Schuman (1886-1963) is considered to be one of the founding fathers of the
European community. He was a prominent lawyer and the Foreign Affairs minister of France between 1948 and 1952. Schuman was born in Luxembourg. Living close to the Franco-German border affected
some of his beliefs, such as that only a long-term reconciliation between
Germany and France could be the basis for a unified Europe.
Robert Schuman was deported to Germany in 1940. After he succeeded in escaping, he joined the French resistance and, after, the war, became France’ Foreign Affairs minister. Together with Jean Monnet, he elaborated the Schuman Declaration which was presented on the 9th May 1950, considered to be the birth date of the European Union.
The book under review has been firstly published in 1963 in Paris. While the Schuman Declaration has been written in collaboration with Jean Monnet, in Pour l’Europe we can observe the pure ideas of Robert Schuman on the European project. However, at the end of the edition under review, one of the annexes contains the Schuman Declaration.
As the title of the book, Pour l’Europe (For Europe) suggests, the author fought for the unification of Europe. In his book, Schuman views a Europe of people, based on the diversity of cultures and strong because of the influence of its values inside and outside its borders. The book is structured into eight chapters, each and one of them equally important. The topics that Schuman addressed varied from that of borders and nationalism, towards the moral role of the European community in serving the humanity.
The first chapter is called Le morcellement de l’Europe est devenu un absurde anachronisme. While difficult to translate this title into English without losing its deep meaning, the chapter refers to the need of unifying the nations of Europe and deleting borders. Schuman states that “our frontiers in Europe need to be increasingly less of a barrier regarding the exchange of ideas, people and goods” (p. 25). An important point that Schuman addressed in this chapter is that of supra-nationalism. He affirms that “supra-nationalism” will be founded on a national basis and that the glorious past will not be neglected” (p. 25). Moreover, supra-nationalism “is not about the fusion of states or the creation of a super state. Our European states are historical entities; it would be impossible, from a psychological point of view, to make them disappear. Their diversity is most welcomed, and we do not desire their leveling, nor their equalization.” (p. 26)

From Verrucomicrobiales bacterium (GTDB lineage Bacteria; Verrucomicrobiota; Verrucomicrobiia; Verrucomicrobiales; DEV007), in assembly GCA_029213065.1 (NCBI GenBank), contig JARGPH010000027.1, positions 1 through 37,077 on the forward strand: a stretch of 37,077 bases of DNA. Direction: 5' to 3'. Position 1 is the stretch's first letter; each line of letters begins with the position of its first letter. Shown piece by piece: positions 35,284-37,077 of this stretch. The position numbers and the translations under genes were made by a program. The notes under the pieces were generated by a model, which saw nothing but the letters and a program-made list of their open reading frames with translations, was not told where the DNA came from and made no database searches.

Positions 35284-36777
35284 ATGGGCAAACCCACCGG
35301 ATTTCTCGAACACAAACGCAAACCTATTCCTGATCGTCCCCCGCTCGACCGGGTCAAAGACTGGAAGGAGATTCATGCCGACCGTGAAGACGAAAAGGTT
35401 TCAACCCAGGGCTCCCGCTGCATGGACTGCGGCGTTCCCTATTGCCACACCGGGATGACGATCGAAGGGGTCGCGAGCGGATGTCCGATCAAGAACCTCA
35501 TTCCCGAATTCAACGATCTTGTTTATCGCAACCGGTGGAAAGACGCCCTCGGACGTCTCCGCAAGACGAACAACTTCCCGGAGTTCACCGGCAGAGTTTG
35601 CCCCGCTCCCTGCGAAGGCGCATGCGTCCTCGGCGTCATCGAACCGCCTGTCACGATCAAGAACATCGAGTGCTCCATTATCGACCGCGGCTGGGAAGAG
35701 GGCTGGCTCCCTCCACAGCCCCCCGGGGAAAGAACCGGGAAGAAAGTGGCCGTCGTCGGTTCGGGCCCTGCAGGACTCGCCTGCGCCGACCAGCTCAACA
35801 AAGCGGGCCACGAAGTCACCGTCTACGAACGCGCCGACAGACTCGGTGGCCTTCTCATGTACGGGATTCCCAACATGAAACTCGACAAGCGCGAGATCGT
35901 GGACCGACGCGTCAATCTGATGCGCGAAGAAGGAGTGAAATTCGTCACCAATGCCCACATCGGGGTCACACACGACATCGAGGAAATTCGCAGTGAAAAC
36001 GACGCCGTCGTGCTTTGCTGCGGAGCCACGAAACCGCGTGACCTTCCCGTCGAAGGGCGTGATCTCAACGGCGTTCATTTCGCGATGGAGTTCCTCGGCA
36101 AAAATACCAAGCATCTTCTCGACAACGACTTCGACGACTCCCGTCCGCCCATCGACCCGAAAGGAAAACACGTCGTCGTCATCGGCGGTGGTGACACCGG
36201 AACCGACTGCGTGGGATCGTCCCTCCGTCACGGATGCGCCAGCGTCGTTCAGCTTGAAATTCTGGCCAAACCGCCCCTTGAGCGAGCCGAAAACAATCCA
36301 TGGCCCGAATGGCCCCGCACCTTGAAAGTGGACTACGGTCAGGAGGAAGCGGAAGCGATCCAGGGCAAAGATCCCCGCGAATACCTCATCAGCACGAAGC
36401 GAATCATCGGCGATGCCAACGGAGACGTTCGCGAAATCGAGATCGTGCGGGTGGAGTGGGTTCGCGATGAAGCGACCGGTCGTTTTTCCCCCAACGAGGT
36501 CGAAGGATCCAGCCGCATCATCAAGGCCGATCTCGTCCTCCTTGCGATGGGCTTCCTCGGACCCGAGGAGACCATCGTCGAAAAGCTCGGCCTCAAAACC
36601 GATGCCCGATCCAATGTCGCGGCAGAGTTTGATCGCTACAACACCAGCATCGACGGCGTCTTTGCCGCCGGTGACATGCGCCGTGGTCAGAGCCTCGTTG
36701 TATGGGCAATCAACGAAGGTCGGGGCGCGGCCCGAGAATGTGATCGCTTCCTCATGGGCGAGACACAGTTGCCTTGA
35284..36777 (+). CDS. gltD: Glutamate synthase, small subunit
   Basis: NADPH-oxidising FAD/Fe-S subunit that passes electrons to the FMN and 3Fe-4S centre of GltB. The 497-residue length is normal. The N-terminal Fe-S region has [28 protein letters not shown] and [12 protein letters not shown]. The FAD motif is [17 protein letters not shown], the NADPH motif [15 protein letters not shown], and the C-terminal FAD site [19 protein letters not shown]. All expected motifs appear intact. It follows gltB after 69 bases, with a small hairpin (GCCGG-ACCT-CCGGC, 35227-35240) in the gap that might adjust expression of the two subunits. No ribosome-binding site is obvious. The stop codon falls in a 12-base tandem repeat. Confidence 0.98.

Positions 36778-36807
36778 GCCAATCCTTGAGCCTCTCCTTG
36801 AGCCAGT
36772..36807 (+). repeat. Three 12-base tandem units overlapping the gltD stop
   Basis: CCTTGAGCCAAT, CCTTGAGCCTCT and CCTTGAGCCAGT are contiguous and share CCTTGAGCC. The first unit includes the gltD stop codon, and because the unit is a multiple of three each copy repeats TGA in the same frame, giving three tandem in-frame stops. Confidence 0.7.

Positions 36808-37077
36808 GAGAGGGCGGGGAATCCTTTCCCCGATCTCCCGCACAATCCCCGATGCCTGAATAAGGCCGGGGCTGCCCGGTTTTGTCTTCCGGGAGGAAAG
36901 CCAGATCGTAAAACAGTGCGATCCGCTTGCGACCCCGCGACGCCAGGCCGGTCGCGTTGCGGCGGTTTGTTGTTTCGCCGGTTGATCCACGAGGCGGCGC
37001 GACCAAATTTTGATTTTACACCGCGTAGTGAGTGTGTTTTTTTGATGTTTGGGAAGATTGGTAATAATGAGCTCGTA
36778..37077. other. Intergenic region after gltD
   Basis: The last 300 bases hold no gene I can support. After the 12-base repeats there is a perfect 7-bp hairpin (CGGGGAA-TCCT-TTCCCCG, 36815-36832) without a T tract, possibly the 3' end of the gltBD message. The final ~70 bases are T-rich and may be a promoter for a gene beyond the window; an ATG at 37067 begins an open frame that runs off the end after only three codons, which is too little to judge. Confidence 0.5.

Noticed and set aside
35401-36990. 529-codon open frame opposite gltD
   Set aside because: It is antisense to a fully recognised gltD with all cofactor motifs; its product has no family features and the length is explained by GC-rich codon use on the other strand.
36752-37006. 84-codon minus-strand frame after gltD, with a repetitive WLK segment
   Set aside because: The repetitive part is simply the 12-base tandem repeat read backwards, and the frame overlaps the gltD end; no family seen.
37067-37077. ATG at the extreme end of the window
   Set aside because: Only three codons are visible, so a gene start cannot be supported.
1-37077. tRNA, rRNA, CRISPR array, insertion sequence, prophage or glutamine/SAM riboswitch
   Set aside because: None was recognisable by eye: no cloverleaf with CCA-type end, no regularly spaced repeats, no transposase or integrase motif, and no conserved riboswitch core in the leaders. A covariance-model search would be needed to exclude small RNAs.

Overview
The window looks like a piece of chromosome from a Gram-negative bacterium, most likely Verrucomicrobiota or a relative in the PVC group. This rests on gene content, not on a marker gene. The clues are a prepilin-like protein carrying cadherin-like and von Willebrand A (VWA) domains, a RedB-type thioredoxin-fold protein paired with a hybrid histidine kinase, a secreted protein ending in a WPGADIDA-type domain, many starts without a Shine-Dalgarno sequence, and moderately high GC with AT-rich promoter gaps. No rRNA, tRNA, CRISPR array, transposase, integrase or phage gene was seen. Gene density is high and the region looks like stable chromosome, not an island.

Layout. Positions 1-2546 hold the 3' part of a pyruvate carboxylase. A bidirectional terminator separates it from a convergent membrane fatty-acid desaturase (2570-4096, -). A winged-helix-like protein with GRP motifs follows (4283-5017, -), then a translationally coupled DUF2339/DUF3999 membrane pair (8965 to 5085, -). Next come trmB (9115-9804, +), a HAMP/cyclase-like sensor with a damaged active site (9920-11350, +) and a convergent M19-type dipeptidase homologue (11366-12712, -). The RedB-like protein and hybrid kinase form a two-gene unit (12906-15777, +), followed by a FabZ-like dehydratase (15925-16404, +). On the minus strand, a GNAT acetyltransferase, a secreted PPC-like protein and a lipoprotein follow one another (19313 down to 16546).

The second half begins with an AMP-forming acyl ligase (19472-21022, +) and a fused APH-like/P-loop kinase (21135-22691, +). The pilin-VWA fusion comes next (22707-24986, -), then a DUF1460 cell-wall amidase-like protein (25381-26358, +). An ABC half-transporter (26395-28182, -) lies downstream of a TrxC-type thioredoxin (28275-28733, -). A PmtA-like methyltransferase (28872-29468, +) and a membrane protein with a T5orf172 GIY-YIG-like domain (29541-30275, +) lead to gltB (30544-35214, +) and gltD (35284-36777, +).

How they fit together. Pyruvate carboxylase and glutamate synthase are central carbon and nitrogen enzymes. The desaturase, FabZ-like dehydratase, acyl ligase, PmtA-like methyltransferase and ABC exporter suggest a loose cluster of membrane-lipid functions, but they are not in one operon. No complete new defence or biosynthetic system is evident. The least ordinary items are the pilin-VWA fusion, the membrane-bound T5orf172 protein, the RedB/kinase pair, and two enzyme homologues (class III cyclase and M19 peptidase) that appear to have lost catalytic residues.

In the second chapter, L’Europe, avant d’être une alliance militaire ou une entité économique, doit être une communauté culturelle dans le sens le plus élevé de ce terme, Schuman envisaged the creation of “an alliance and a cooperation organized so strongly that none of the associated governments would be able to remove itself from it” (p. 43). An important point of view is linked to the temptation of the nation states to see only the abandoned liberties, and not the authority and warranties gained instead. Schuman saw the disintoxication of the history school books as an imminent necessity; as the “unity of Europe will not be realized solely on the basis of the European institutions” (p. 45-46).